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Re: Vector implementation of behavior when inserting objects whose copy constructor can throw

From: Andrey Semashev <andrey.semashev_at_[hidden]>
Date: Tue, 27 Jul 2021 23:42:51 +0300
On 7/27/21 10:48 PM, Giuseppe D'Angelo via Std-Discussion wrote:
> Hello,
> On 27/07/2021 21:09, Andrey Semashev via Std-Discussion wrote:
>> On 7/27/21 6:29 PM, Jason McKesson via Std-Discussion wrote:
>>> On Sun, Jul 25, 2021 at 3:21 PM Andrey Semashev via Std-Discussion
>>> <std-discussion_at_[hidden]> wrote:
>>>> There is always the solution to always reallocate the storage and do
>>>> the
>>>> full copy with the inserted element.
>>> That isn't allowed. `insert` is required to maintain the validity of
>>> pointers/references to elements before the insertion point *unless*
>>> reallocation occurs.
>> Exactly. The important part is "unless reallocation occurs".
>>> And reallocation is only *permitted* to occur if
>>> the number of new elements inserted exceeds the available capacity -
>>> size.
>> Is it? I don't see where the spec has such restriction for insert. There
>> is one for e.g. reserve, but not for insert.
> Are you saying that insert() may reallocate even if you have extra
> capacity?

I'm saying that I don't see the standard prohibiting this.

> That would be quite an extraordinary behaviour, completely
> user-unfriendly...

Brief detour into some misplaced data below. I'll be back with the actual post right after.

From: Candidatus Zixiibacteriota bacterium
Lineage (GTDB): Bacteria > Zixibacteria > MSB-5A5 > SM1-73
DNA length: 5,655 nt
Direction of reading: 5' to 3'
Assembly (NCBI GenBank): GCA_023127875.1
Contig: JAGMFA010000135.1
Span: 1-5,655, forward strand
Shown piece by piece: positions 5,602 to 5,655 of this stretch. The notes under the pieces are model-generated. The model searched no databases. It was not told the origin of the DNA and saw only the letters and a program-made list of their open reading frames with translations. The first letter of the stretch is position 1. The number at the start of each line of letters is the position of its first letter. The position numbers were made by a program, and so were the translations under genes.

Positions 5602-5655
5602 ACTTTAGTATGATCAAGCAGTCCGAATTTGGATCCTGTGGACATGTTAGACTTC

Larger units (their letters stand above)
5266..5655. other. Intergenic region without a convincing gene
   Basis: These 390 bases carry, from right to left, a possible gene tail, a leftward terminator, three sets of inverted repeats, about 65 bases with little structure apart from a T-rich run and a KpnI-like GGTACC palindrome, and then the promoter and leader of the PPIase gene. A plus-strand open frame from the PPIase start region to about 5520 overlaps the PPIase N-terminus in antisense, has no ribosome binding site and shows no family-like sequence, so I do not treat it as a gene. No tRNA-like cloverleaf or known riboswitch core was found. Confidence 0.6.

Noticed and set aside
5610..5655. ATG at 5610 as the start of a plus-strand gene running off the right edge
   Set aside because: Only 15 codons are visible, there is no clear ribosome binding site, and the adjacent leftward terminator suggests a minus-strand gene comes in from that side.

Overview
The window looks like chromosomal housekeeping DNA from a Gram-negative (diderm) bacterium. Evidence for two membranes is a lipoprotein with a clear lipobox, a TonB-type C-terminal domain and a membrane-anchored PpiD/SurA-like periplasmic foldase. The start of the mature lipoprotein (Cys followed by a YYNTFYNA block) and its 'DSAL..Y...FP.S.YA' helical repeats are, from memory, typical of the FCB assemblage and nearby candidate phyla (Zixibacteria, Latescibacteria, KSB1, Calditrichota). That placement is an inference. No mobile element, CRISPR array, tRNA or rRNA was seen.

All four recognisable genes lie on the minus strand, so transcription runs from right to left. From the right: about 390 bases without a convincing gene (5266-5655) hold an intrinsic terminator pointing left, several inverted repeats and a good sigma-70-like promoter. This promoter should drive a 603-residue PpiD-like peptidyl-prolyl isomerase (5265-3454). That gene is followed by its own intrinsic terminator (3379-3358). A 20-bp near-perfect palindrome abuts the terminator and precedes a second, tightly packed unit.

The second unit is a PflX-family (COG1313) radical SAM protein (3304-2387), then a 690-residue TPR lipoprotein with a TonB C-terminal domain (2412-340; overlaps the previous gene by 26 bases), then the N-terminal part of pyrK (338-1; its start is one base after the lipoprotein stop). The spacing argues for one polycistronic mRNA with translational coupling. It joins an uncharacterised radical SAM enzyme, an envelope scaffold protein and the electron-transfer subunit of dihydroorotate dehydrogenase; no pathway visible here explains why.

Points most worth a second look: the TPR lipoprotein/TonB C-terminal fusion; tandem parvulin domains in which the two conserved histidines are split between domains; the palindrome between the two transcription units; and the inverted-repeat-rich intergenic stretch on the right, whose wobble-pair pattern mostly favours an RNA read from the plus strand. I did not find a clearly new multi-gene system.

Well, that's a matter of perspective. Yes, reallocation may look
surprising. But so is undefined state of the vector if the insert fails
without a reallocation.

>>> So you can't implement it that way.
>>>> Also, there is a possibility of a non-throwing swap, although if
>>>> move is
>>>> throwing then swap will likely be throwing as well.
>>> I don't see anything in the standard requiring such a thing or
>>> permitting a `vector` implementation to use it. So `vector` still has
>>> to provide this behavior for types with throwing copies that don't
>>> have non-throwing swaps.
>> The standard doesn't specify the exact algorithm of insertion. So the
>> implementation is permitted e.g. to push_back the new element and then
>> move it to its desired position via swaps, if that implementation has
>> benefits. This implementation would satisfy the complexity requirements.
>> Though, as I said, such case is unusual, so it is unlikely any real
>> implementation would bother doing this.
> If you have a type that is throwing copyable and movable, I think it's a
> safe bet to assume it's also throwing swappable. Such "append at end and
> swap into position" algorithm would therefore fail to work -- what if an
> exception is thrown while you're swapping?

You don't have to assume anything - there are traits to discover whether
swap is able to throw. If it does, then the whole push_back+swap
algorithm makes no sense and the implementation would use a different
implementation, like with full reallocation.

Received on 2021-07-27 15:42:56